Exilis d’ahir, exilis d’avui
Tue, 17/12/2019 - 19:18
Awareness. The play ‘Rastres-Argelers’ and a monologue by Syria refugee Ahmad Alhamso show us the parallels between refuge eighty years ago and refuge today.
Argelers, today: few traces remain of the history of the refugees who spent months or years at the improvised camp on the beach, few traces of the republican exile from the reprisals by the victor in the Spanish Civil War. Greece, today: people continue to arrive from Syria in search of refuge and the harsh conditions of the camps go on.
As part of the Barcelona Districte Cultural municipal programme, the Centre Cívic Vil·la Urània offered the play Rastres-Argelers, about the final chapter of the Spanish Civil War which saw 465,000 people live for months in a makeshift camp on the beach at Argeles, in the south of France. During the second part of the session, the actor Ahmad Alhamso, a Syrian refugee, performed a monologue he wrote about his experience in the Nea Kavala refugee camp in Greece, where he spent two years before coming to Spain.
The wait and the abandonment
The play establishes parallels between the material and emotional situation of the two experiences, despite their being eighty years apart. The cold, the fear and the hunger, but more than anything, the desperation, the wait, the uncertainty of not knowing when they’d be able to leave, to start a new life and be reunited with their family. The characters in the play, Maria and Lola, as well as Ahmad, talk of the nostalgia of their former lives, of the sadness of the wait in the camp and their dreams of a decent future. The two women, exposed to the elements on the cold sand of a beach in Argelers; him, in a basic tent, in a small Greek village.
“I felt the need to give a voice to those who had been robbed of theirs”
Memory of the republican exile
Aina Huguet, actress and director of Rastres-Argelers, explains that she was reading Xavier Benguerel’s book Els vençuts precisely in the area of Northern Catalonia near Argelers when she decided to create a play to recover the memory of the thousands of Spanish refugees, mostly Catalans, who suffered the sub-human conditions on that beach. A beach with no memories, no testaments. “I felt the need to give a voice to those who had been robbed of theirs”.
The beach is the main setting for the play, which uses the accounts of the two protagonists to tell us about the hunger, lack of hygiene, cold, rapes and aggressions by the French army that many people had to endure for nearly two years.
Huguet basically created the play from written documents, first-hand accounts from people who were at the beach and input from children and grandchildren who were familiar with what their ascendants went through. The drama is provided by two women, Maria and Lola, performed by Aina Huguet herself and by Bàrbara Roig. The two symbolise the difference of origins, diversity among exiles and solidarity, as well as the bonds generated in the field, without which it would have been even harder to survive. Huguet covers the uprisings of dignity, for example on 14 April when the exiles brought out republican flags and bore the blows and aggressions of their jailers until the end, or when they refused to pick up bread thrown at them from a distance as if they were animals.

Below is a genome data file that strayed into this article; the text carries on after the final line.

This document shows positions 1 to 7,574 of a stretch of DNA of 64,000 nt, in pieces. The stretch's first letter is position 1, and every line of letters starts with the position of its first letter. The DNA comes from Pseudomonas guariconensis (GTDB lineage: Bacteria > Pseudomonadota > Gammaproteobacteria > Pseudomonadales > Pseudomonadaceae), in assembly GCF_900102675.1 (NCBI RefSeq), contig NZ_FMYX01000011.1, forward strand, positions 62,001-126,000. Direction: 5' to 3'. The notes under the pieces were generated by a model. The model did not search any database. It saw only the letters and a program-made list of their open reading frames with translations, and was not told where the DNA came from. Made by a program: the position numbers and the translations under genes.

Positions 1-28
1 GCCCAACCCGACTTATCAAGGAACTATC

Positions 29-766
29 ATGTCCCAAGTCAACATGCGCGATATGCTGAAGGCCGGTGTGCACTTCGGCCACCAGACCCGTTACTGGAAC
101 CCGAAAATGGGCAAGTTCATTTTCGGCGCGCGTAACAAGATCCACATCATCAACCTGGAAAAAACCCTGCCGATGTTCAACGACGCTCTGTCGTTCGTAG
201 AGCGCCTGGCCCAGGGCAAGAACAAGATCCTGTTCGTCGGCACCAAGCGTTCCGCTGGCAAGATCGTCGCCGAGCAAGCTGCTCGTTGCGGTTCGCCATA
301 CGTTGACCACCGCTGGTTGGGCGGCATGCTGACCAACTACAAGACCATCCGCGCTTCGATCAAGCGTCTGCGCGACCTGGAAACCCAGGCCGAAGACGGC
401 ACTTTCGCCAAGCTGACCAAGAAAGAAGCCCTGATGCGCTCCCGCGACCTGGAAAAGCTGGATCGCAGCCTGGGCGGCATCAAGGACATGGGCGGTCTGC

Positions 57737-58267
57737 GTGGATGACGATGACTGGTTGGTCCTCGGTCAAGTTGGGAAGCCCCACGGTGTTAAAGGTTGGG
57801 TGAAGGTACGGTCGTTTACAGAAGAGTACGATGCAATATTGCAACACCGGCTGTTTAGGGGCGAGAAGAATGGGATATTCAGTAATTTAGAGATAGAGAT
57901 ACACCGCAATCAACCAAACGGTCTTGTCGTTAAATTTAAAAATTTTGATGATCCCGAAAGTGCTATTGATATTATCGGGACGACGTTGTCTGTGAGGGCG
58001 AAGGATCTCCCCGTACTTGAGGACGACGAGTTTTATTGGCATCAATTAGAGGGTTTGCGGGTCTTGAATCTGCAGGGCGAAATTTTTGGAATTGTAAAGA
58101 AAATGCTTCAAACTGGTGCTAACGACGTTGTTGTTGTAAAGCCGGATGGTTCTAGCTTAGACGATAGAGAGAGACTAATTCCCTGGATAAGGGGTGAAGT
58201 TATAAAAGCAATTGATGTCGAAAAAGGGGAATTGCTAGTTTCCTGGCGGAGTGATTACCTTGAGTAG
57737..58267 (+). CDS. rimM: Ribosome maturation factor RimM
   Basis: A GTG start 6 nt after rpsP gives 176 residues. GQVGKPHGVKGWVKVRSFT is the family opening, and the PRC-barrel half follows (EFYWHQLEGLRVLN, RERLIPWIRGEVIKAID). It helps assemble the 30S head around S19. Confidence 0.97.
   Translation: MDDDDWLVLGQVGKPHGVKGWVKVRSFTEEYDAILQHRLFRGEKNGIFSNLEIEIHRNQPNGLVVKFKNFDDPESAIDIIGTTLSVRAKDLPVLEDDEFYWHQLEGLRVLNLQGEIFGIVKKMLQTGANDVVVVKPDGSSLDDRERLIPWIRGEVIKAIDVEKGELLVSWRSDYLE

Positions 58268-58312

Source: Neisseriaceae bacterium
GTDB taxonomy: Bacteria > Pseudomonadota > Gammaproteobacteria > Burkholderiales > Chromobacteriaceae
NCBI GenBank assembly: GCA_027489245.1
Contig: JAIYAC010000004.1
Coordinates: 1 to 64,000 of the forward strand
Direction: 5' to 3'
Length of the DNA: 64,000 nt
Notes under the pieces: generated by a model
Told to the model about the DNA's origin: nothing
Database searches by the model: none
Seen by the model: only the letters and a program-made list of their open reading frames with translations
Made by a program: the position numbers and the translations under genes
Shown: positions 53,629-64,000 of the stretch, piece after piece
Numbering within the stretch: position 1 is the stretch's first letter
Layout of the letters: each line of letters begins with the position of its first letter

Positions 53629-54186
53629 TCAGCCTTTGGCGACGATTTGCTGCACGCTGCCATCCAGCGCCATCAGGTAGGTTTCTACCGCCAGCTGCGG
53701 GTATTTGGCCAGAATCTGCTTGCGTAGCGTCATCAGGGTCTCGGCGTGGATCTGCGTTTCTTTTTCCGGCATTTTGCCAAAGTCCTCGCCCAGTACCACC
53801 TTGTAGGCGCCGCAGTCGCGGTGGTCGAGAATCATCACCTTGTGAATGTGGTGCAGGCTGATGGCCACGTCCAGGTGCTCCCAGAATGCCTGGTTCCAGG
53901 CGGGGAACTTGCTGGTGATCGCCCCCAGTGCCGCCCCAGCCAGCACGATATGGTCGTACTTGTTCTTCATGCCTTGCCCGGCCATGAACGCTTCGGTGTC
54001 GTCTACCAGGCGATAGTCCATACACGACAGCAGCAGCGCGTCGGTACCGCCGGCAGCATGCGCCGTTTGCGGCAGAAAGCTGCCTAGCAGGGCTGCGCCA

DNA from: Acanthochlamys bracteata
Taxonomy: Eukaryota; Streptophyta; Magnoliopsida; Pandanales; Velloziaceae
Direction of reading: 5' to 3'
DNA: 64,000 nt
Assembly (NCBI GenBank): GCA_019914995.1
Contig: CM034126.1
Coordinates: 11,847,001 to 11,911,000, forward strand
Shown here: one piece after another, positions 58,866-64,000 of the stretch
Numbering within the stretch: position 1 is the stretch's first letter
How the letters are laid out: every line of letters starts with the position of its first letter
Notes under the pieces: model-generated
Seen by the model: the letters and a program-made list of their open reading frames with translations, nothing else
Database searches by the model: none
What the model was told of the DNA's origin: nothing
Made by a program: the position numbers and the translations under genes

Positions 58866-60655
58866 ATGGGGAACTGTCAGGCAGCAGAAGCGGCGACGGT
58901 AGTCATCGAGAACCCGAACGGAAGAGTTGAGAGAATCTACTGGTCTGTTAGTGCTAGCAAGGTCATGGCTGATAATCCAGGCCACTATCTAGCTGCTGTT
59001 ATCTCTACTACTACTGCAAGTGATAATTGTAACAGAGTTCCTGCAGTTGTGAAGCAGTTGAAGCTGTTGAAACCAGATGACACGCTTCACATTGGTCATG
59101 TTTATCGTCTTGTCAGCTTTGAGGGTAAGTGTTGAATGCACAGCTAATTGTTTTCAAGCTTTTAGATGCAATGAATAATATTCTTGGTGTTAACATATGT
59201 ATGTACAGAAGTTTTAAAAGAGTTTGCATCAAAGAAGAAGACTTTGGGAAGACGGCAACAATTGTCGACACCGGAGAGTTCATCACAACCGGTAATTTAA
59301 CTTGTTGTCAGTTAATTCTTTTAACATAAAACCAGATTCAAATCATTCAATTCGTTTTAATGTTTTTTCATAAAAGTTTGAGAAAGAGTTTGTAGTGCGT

Eighty years on and little has changed
The image of bread tossed through the air was also something Ahmad experienced in the camp near Nea Kavala on various occasions: Greek soldiers amused themselves by throwing food to them to see how they fought between them for it.
Another parallel which shows there has been no progress in the perception of refuge as a humanitarian responsibility is how the media and political powers eighty years ago and today criminalise exiles. This criminalisation and the policy of fear of the other is a perfect combination for maintaining the population under control.
Theatre as a tool for awareness
Both the play and the monologue are described by their authors as having the same goal: to explain the reality of exile so that it is not forgotten and so that it doesn’t happen again. Knowing what others have been through, as Ahmad explains, so that we’re aware that it can happen to any of us, regardless of whether we’re Spanish, Syrian, French or Greek: “One day I’m the refugee, and another day you are”.
This meeting in time forms part of the professional circuit Barcelona Districte Cultural, an initiative to get quality culture into the neighbourhoods which is now in its sixth edition. The cycle sees community centres and other municipal venues in the city offer cultural shows, workshops, talks and other activities for local people to actively engage with culture.